"The Wife Upstairs" | Reviewed by Chris Stuckenschneider
Something’s rotten in Thornfield Estates, a ritzy subdivision in Birmingham, Alabama. Two women, Blanche and Bea, longtime friends have gone missing, believed to have drowned after a boating accident on a lake. Perhaps they’d been drinking and one fell overboard and the other rushed to the rescue. The disappearance is just one of the conundrums in “The Wife Upstairs,” a who-dun-it by Rachel Hawkins.
Prior to meeting Blance and Bea, readers are introduced to Jane, a newcomer to Birmingham, a 23-year-old of dubious character, a former foster kid who works at a coffee shop and walks dogs for the wealthy of Thornfield Estates. Jane supplements her income with sticky fingers, lifting one bauble or expensive trinket after another from her clients. Climbing the ladder and being moneyed are Jane’s primary goals.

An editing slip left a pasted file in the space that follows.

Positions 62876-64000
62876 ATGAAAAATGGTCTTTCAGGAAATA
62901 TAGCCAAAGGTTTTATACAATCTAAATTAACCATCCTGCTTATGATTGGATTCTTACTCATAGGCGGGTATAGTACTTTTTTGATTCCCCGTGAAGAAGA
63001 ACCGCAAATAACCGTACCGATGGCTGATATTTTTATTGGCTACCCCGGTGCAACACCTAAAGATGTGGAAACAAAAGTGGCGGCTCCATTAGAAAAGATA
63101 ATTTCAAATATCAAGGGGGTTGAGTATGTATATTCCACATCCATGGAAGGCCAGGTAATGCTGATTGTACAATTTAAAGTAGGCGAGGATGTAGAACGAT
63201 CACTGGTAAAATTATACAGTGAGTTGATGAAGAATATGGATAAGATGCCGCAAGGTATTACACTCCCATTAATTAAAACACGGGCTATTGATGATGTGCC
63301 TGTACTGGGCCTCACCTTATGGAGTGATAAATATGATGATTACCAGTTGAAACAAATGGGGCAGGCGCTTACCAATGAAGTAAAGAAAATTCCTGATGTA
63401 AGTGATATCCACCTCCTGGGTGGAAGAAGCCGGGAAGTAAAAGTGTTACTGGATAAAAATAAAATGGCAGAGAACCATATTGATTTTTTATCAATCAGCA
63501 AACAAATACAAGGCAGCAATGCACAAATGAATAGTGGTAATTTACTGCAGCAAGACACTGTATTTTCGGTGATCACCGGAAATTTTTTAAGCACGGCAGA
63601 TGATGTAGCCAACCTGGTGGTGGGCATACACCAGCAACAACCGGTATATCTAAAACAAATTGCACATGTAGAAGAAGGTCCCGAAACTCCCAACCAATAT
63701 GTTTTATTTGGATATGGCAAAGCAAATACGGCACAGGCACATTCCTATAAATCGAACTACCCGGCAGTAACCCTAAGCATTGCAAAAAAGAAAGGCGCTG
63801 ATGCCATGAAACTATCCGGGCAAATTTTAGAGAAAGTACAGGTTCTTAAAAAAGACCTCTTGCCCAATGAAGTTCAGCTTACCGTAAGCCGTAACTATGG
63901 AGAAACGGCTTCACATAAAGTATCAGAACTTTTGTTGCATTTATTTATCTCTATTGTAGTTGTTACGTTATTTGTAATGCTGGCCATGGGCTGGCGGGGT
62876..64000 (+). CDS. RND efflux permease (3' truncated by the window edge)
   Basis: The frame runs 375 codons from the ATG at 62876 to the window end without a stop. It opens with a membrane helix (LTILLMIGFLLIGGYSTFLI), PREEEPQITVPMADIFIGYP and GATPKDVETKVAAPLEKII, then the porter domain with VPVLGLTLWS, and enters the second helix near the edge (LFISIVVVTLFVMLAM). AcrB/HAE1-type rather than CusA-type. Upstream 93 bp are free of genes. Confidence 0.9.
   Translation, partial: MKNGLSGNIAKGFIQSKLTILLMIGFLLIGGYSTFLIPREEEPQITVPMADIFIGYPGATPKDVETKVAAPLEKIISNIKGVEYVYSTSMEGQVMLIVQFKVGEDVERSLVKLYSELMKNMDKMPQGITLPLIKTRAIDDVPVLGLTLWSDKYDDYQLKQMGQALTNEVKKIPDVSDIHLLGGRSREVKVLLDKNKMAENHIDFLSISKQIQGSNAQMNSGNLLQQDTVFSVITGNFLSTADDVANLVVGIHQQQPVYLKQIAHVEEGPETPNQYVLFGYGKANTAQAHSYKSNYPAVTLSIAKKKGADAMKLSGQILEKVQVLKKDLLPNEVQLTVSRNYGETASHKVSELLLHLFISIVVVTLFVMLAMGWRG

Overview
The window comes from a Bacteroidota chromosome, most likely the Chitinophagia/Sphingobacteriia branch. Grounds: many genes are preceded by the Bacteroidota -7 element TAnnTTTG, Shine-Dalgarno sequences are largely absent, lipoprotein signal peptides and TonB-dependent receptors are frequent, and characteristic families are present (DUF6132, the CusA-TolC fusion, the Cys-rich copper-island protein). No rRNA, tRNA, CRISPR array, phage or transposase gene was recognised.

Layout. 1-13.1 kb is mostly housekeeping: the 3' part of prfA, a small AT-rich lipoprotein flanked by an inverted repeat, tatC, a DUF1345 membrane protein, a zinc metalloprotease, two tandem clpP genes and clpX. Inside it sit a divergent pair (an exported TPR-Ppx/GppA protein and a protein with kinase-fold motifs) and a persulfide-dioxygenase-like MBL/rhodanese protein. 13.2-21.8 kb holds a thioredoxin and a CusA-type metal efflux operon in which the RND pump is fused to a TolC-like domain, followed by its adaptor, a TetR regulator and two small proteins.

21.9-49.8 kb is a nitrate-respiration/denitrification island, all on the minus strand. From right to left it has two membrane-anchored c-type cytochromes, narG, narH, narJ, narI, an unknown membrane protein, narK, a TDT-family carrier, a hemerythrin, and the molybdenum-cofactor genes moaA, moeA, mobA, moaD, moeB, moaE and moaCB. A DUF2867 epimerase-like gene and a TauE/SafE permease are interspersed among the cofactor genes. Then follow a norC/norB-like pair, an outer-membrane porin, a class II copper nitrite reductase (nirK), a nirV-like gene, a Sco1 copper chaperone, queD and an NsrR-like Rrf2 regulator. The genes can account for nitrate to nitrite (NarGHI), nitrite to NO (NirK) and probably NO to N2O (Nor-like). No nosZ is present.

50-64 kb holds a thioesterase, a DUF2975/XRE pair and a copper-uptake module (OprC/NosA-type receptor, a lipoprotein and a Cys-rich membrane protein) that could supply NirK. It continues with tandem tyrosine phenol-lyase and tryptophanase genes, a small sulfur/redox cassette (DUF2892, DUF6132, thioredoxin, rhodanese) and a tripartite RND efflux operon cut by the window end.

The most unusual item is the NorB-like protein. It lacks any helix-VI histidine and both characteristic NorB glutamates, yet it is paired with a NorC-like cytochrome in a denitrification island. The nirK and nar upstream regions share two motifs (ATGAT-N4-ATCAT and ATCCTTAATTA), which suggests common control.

When Jane meets Eddie Rochester, Bea’s grieving husband, she’s immediately taken in. Before long Eddie buys a dog and Jane is turning heads and making tongues wag as she walks the rescued pup around Thornfield. Jane is thrilled that handsome, wealthy Eddie is smitten with her and proceeds to emulate Bea, who enjoyed fame and fortunate with her successful business Southern Manors. But Jane is living a lie, withholding secrets and a past crime from Eddie.
In actuality, she and Eddie are more alike than different in the baggage they bring to their new relationship—evidence of Eddie’s discretion is locked away in a room at the top of the stairs in his McMansion.
This pageturner features other unsavory characters who might have had something to do with the boating accident—consider Tripp Ingraham, Blanche’s husband, a third in his well-to-do family, a charmer if he’d just stay off the sauce.
This debut novel by Hawkins follows 11 books she's written for young readers, and she’s shines with “The Wife Upstairs.” It’s addictive, entertaining and features a bevy of dysfunctional folks without a heroic bone in their bodies.